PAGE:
As a good fire retardant material, asbestos was used in the manufacturing of fire curtains, also known as safety curtains or irons. After a number of stage fires in the early 1900s, it was determined that there needed to be a reliable method of stopping these fires quickly, before the whole theater was consumed. The resulting fire curtains can be found not only above the stage in large theaters, but also bingo halls, auditoriums, and warehouses.
Early on, asbestos was used in fire curtains because it was cost effective and did a good job at slowing or stopping fire — the curtains were not only necessary, but they also worked. The flexibility of asbestos fiber made this material the perfect fit in manufacturing these curtains. However, once these curtains became damaged, they began to release asbestos fibers into the surrounding environment. Any rips or tears, such as those caused by the abrupt removal or use of an old curtain after a long period of time, can discharge these dangerous fibers. Now we know that asbestos is not the miracle material many thought it was; in fact it poses a health risk as discovered in the many mesothelioma cases that have emerged.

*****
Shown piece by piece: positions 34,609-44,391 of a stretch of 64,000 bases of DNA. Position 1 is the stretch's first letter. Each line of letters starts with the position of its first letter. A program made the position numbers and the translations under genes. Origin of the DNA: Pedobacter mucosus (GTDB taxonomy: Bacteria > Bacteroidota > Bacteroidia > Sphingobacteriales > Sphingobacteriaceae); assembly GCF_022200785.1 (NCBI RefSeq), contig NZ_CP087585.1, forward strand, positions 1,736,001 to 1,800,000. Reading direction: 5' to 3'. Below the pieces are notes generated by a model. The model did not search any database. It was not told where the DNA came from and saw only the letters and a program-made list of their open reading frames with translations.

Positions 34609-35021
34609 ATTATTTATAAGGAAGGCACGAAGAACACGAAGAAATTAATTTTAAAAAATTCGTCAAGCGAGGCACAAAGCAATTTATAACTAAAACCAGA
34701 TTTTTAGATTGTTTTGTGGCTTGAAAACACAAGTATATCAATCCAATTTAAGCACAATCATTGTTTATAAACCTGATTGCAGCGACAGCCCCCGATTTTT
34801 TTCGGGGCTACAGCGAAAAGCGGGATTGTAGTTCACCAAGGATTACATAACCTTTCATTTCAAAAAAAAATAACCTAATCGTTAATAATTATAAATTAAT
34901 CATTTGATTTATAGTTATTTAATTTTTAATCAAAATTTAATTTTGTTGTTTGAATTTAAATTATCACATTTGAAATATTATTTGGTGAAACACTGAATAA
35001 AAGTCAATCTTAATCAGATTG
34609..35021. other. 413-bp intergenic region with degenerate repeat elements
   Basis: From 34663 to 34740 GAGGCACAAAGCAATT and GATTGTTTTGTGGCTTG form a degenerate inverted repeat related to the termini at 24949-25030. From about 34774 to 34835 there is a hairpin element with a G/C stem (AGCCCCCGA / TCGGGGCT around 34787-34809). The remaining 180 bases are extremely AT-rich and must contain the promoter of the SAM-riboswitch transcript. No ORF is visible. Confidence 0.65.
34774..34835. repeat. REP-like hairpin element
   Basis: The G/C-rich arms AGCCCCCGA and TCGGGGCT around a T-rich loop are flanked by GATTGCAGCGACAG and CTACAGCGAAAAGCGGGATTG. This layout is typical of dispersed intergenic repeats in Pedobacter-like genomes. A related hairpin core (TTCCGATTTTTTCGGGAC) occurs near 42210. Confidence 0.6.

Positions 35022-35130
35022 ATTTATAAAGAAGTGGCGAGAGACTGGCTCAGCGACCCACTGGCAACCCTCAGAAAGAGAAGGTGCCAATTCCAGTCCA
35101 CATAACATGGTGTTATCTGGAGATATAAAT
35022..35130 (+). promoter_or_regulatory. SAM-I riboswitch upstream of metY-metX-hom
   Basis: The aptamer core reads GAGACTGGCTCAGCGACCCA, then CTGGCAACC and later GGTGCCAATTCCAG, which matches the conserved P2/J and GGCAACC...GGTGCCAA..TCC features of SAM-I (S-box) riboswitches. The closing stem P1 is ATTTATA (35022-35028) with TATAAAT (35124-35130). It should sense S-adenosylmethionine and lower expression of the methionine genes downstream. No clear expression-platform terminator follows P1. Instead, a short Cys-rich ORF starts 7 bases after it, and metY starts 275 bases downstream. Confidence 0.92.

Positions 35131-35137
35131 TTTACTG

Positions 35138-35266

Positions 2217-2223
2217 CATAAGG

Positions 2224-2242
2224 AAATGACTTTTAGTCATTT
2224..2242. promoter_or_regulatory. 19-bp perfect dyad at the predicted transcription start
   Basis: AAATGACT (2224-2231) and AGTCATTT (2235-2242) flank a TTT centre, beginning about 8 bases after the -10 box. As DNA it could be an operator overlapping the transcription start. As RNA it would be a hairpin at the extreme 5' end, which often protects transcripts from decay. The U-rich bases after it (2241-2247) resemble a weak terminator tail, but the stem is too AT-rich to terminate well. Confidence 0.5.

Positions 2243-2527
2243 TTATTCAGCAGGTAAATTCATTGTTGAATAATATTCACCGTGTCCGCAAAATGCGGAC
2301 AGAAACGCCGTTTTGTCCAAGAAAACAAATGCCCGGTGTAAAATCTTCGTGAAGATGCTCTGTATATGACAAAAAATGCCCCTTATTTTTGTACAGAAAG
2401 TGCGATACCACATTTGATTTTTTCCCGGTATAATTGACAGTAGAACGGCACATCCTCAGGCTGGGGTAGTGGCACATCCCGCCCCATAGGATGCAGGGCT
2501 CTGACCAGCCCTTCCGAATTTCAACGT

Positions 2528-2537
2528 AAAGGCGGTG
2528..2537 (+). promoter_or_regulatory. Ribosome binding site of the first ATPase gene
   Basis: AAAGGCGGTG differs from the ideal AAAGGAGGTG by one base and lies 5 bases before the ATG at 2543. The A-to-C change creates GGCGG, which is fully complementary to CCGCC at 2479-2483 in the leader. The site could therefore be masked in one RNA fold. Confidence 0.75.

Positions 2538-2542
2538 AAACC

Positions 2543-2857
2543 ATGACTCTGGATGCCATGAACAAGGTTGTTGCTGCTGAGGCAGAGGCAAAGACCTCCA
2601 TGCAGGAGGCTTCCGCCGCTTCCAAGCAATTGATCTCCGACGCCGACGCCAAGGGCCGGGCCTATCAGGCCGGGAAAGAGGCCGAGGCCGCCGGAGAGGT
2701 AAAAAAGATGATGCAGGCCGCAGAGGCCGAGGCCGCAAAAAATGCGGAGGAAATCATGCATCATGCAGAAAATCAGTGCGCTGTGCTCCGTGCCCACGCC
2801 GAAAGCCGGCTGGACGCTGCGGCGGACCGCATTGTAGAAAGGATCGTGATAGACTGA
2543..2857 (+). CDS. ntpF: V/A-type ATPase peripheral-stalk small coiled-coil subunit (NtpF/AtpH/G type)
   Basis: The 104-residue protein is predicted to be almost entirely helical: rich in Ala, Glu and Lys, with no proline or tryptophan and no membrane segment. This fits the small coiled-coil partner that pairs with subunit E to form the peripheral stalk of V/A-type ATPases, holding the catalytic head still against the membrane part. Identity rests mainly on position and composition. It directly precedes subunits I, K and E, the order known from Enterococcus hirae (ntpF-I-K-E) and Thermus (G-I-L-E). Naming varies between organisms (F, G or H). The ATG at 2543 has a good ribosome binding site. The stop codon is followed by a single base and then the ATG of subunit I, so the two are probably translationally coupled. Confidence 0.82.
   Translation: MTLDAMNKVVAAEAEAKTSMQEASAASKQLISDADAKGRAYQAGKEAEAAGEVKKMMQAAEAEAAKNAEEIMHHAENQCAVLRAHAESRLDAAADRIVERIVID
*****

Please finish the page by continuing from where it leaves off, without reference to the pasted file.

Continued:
Large theaters are still required to have a fire curtain in the event of an emergency, but nowadays they are made of iron or fiberglass. However, over the years, many actors and stagehands, and even students and teachers, have been exposed to airborne asbestos. Anyone who was exposed to working conditions in a theater with asbestos fire curtains or a place that manufactured asbestos products is at risk. Length of exposure is not necessarily the only factor that increases risk. Some people that had very little exposure have contracted this disease where as some people with maximum exposure to fire curtains had no repercussions.